"It was a big play," O'Connell said. "I thought Alex ran the ball really well tonight, so did Ty. You saw a nice balance of those guys out there. There's no question about it — it was a critical play, but not one that we couldn't overcome."

Up 17-12, the Vikings started their next drive with a K.J. Osborn offensive pass interference penalty that put them in a first-and-20 situation. The Broncos sent five after Dobbs, Josey Jewell hit his arm as he threw and Ja'Quan McMillian picked off the pass.

"They had some blitzes in the red zone, when we got behind the sticks, to kind of handcuff us," Dobbs said. "It's seeing those looks when you're making the protection call. I've got to be better in that situation, because teams are going to continue to do that until I show the capacity to pick up that pressure."

Though it only led to a field goal, and the Vikings drove to the Broncos' 12 on their next possession, they had to settle for a field goal that only brought the lead to five and meant their old bogeyman would have one more chance.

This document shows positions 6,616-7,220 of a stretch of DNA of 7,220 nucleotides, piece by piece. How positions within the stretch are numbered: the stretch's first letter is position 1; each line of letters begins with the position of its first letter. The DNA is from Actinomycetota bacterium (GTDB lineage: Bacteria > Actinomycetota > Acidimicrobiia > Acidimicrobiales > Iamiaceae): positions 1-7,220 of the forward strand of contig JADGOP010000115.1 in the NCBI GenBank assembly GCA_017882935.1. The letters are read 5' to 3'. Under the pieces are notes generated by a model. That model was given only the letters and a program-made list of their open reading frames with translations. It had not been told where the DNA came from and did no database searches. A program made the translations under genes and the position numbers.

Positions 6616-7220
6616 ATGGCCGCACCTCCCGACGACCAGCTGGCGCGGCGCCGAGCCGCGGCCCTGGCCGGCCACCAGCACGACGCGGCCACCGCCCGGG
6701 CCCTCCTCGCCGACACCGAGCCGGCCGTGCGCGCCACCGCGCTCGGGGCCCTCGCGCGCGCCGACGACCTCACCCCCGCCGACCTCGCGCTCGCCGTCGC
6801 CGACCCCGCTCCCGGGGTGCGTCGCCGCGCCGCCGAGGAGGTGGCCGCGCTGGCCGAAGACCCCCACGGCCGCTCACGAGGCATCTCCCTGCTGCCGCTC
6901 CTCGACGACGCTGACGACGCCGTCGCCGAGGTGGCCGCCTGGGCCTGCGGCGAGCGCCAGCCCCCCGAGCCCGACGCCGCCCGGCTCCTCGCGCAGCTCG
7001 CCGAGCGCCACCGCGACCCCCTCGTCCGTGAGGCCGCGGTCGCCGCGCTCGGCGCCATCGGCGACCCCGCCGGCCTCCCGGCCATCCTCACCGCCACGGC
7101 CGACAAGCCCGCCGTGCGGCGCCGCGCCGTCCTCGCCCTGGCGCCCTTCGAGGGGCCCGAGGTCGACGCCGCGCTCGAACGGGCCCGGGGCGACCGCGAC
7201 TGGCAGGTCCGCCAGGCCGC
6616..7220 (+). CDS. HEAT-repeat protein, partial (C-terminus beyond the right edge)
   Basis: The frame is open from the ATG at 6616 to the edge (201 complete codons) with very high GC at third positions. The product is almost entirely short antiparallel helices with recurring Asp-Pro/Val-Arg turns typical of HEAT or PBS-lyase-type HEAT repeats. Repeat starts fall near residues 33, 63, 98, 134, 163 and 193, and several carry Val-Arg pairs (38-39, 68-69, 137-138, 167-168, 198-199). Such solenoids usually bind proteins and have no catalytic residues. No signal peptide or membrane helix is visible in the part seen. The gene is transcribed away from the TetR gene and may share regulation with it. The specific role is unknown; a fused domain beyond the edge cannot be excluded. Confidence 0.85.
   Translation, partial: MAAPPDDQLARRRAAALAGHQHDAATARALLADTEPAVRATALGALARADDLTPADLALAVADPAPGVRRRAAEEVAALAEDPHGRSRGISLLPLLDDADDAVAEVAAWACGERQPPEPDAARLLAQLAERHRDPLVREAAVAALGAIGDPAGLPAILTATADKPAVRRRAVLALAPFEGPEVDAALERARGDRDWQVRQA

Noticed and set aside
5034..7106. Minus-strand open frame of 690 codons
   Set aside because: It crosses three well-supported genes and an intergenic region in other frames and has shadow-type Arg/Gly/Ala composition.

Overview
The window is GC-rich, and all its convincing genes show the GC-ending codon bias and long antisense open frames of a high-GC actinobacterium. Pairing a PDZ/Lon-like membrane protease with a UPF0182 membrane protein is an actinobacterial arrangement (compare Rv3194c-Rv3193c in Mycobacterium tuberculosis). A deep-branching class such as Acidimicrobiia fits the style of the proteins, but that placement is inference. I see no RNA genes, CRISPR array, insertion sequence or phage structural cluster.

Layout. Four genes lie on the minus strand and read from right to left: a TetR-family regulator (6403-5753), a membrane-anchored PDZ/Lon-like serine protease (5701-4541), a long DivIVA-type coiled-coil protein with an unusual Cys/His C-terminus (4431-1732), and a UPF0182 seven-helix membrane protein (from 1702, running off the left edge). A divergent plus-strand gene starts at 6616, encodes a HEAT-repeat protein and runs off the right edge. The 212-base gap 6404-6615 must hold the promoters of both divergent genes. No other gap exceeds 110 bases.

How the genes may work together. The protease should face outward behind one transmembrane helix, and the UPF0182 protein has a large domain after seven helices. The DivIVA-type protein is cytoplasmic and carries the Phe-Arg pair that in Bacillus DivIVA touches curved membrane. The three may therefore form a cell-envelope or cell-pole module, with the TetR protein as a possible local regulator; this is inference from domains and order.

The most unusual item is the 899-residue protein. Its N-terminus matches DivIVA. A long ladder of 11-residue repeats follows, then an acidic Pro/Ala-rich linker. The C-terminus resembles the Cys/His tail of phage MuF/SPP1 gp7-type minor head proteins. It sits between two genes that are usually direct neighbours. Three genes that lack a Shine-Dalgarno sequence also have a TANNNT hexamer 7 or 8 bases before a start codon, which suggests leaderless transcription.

Wilson waited until a fourth down to find Sutton for a crucial 13-yard pickup, then completed his next three passes to Samaje Perine to move the Broncos to the Minnesota 22. With a six-man rush closing in, he lofted a pass to the back of the end zone for Sutton, who boxed out rookie Mekhi Blackmon's belated attempt to deflect it.

"It looked like we were in position. He's a pretty darn good player — a big target," O'Connell said. "When we let them get down there in the scoring range, all it takes is one pitch and catch, and they take the lead, so that's what happened."

The Vikings had 1:03 and three timeouts to drive for a game-winning field goal, but could not advance the ball past their own 36. Dobbs was called for intentional grounding on third down, and heaved an incomplete pass for K.J. Osborn on fourth down.

Wilson kneeled out the final seconds on the clock, and the rain that had held off all night opened over Empower Field at Mile High, adding a backdrop that felt reminiscent of all the heartbreakers Wilson had delivered to the Vikings in Seattle.

"At the end of the game, that's when we have to play our best," safety Camryn Bynum said. "He played his best at the end of the game, and we've got to match that."